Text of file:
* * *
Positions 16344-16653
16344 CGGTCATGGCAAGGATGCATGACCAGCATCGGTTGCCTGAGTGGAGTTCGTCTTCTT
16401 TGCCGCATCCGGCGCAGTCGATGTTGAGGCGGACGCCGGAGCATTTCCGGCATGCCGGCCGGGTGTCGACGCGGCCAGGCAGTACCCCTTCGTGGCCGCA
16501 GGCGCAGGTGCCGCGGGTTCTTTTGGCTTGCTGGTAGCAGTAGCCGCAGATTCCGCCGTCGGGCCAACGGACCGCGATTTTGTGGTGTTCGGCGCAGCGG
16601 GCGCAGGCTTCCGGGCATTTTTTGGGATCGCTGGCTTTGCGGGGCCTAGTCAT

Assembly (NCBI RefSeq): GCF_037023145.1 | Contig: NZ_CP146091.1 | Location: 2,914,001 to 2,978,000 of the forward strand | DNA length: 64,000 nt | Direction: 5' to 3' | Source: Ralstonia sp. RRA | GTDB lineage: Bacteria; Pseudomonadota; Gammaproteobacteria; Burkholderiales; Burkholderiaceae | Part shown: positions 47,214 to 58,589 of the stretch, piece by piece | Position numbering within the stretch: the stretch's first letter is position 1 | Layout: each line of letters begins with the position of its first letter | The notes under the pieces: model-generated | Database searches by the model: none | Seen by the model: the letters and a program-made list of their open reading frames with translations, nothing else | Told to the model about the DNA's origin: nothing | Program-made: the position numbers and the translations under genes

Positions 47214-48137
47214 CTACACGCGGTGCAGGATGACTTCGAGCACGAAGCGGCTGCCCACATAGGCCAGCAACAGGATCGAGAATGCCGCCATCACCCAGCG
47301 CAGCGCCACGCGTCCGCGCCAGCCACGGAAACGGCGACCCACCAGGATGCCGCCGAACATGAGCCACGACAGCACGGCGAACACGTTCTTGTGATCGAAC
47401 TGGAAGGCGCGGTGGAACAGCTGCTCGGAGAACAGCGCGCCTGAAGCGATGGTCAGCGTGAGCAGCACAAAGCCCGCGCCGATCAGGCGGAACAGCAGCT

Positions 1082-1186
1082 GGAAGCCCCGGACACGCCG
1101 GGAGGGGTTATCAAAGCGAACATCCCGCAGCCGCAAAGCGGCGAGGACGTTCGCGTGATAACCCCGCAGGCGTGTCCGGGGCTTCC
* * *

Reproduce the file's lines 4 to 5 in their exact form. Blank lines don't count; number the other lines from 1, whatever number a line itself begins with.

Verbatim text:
16501 GGCGCAGGTGCCGCGGGTTCTTTTGGCTTGCTGGTAGCAGTAGCCGCAGATTCCGCCGTCGGGCCAACGGACCGCGATTTTGTGGTGTTCGGCGCAGCGG
16601 GCGCAGGCTTCCGGGCATTTTTTGGGATCGCTGGCTTTGCGGGGCCTAGTCAT